• Educated Voters: Typically, voters with higher educations (college or above) are more likely to answer polls than those with lower educations (high school or below). Clinton held much more support from higher-educated voters than Trump did. Conversely, lower-educated voters tended to support Trump. Thus, the state polls that didn’t take this into account were easily skewed in Clinton’s favor.

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How have polls improved and what else can be done?

Since the 2016 election, pollsters have begun trying new strategies to avoid drastic inaccuracies. For the midterms in 2018, The New York Times started tracking polls in real-time, posting data online for the public to see. They marketed the idea as such:

  • You’ll see the poll results at the same time we do. You’ll see our exact assumptions about who will turn out, where we’re calling and whether someone is picking up. You’ll see what the results might have been had we made different choices.

This was done to display more transparency about the polling process, in hopes of increasing trust from voters.

After finding them increasingly problematic, AP and Fox News quit funding traditional exit polls. Instead, they spearheaded a new program called VoteCast, also introduced for the 2018 midterms. This time, AP and Fox conducted interviews eight days before the election, all the way through Election Day. They then used this data to determine how various demographics voted. Ultimately, the 2018 VoteCast polls correctly predicted over 90% of the Senate and governor elections.

In 2016, Pew released a study on “likely voter” polls and how they could be remodeled for greater accuracy. What they found was a need to focus on certain strategies that had been underutilized by mainstream pollsters:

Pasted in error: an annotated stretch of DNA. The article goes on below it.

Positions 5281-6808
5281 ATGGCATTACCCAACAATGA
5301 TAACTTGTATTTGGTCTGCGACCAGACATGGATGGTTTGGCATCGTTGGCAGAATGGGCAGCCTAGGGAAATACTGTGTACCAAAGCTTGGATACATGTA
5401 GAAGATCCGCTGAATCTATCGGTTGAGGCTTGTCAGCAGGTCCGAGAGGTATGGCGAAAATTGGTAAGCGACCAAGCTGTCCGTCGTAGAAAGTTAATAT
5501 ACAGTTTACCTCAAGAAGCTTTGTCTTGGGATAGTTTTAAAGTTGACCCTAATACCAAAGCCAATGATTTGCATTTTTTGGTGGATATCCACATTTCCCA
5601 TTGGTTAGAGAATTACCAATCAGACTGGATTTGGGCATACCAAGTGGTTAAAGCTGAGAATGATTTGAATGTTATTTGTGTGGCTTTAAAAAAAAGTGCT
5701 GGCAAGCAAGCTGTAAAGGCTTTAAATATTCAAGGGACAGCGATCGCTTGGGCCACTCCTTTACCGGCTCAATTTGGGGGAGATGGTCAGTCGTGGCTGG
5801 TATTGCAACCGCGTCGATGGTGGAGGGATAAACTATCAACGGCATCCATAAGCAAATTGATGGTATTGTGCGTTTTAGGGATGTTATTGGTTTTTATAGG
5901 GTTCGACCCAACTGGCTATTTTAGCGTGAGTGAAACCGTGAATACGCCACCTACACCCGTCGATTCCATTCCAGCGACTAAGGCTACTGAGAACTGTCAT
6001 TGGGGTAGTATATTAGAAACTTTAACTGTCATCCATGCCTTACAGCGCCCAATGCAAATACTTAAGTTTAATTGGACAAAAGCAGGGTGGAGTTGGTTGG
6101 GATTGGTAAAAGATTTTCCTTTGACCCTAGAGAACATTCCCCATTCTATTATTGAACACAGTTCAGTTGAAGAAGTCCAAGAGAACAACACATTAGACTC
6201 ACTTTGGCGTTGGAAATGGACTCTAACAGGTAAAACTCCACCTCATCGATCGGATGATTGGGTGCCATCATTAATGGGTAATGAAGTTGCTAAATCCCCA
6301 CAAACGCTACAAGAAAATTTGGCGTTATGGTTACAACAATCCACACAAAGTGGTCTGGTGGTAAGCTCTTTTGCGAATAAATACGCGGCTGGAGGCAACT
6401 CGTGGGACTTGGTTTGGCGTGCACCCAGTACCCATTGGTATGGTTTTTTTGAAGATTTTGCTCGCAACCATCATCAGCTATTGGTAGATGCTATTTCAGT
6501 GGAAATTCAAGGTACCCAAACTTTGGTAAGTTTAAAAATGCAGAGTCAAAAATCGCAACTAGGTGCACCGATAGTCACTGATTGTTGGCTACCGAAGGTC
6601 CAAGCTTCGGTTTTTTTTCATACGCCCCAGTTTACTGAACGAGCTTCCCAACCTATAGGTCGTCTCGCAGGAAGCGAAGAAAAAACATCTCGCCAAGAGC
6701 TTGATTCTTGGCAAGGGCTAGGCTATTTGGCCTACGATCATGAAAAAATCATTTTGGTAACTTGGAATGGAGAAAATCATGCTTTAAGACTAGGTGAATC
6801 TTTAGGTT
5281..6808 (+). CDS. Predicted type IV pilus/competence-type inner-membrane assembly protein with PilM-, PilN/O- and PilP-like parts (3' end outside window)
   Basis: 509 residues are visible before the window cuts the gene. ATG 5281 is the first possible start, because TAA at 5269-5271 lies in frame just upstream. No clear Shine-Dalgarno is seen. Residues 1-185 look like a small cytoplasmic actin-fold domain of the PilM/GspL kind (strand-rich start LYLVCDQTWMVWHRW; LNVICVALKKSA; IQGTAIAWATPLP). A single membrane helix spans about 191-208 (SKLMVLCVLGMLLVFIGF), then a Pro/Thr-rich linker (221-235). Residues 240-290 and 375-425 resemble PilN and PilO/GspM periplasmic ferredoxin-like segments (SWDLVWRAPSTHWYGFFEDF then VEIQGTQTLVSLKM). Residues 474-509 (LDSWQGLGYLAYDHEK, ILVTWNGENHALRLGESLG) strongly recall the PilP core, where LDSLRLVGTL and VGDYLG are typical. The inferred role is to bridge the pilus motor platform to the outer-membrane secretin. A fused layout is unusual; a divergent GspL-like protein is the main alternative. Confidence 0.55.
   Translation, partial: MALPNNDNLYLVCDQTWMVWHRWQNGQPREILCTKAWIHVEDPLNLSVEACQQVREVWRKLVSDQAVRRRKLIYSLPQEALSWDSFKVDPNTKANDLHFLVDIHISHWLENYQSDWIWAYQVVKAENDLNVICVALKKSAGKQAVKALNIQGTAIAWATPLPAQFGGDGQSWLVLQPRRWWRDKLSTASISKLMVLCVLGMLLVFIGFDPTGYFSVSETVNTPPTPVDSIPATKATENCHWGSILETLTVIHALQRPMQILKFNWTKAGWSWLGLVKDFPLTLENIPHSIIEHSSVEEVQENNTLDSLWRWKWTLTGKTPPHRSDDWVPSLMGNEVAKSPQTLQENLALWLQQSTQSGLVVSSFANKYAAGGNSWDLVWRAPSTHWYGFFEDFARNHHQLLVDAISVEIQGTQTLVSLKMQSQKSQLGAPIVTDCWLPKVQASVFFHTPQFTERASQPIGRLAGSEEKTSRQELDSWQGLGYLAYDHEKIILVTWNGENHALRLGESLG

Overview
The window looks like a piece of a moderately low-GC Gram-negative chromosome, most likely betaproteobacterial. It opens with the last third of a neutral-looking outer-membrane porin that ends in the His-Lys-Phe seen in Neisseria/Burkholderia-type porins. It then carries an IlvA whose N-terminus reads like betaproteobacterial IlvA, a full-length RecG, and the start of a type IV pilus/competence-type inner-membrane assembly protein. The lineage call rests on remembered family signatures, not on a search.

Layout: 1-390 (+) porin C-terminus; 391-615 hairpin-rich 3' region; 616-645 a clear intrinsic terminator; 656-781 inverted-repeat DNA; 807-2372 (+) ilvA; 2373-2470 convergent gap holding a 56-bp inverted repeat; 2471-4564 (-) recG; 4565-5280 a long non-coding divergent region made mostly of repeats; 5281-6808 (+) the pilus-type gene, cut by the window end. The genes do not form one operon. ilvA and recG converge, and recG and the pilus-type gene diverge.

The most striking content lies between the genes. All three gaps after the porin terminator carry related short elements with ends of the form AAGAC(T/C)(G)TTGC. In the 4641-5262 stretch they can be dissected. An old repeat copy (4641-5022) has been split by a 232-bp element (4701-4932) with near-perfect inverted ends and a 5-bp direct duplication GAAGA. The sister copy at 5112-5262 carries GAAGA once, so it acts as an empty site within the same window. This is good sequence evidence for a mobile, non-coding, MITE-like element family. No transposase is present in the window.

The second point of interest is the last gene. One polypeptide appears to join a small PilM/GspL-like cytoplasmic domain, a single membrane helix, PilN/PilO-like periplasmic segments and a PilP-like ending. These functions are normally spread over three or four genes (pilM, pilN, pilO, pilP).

• Probability: Including probability was a key aspect to the process. Probability can be based on how likely participants were to actually end up voting. Introducing a cutoff in the likelihood factor would also save time, ensuring pollsters count data that they are relatively certain is representative of an electorate. Excluding an emphasis on probability opens up the potential for worthless data–especially in certain geographic regions where voter turnout is worse than the national average.
  • Targeted Samples: Surveys taken solely of registered voters are often much more helpful in gathering information about an electorate. This includes more verifiable records of how people vote. Campaign researchers are often hired to seek out these kinds of specific demographics. However, this targeted polling data is rarely released to the public, as the surveys are conducted through a private organization. If more mainstream pollsters would use this strategy, they would likely increase the accuracy of their results.

The Australian news site The Conversation published an article suggesting one straightforward approach: pay participants. The promise of money may convince more people to divulge their choices for an upcoming election, providing better representation for their demographic. However, current funding for public news polls is minimal. Without significant evidence to back it up, there seems little chance that outlets will be adopting this strategy anytime soon.

The Rantt Rundown

Although voters have varying degrees of confidence in them, electorate polls are still relevant to the political environment. They are often distrusted not purely because of their inaccuracies, but rather due to a person’s preconceived doubts. Analysts are still finding ways to improve on an admittedly flawed system. That said, dismissing polls’ significance altogether is a mistake that ignores pollsters’ hard work to help inform the American public.

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Rantt 101 // 2020 / Elections / Polling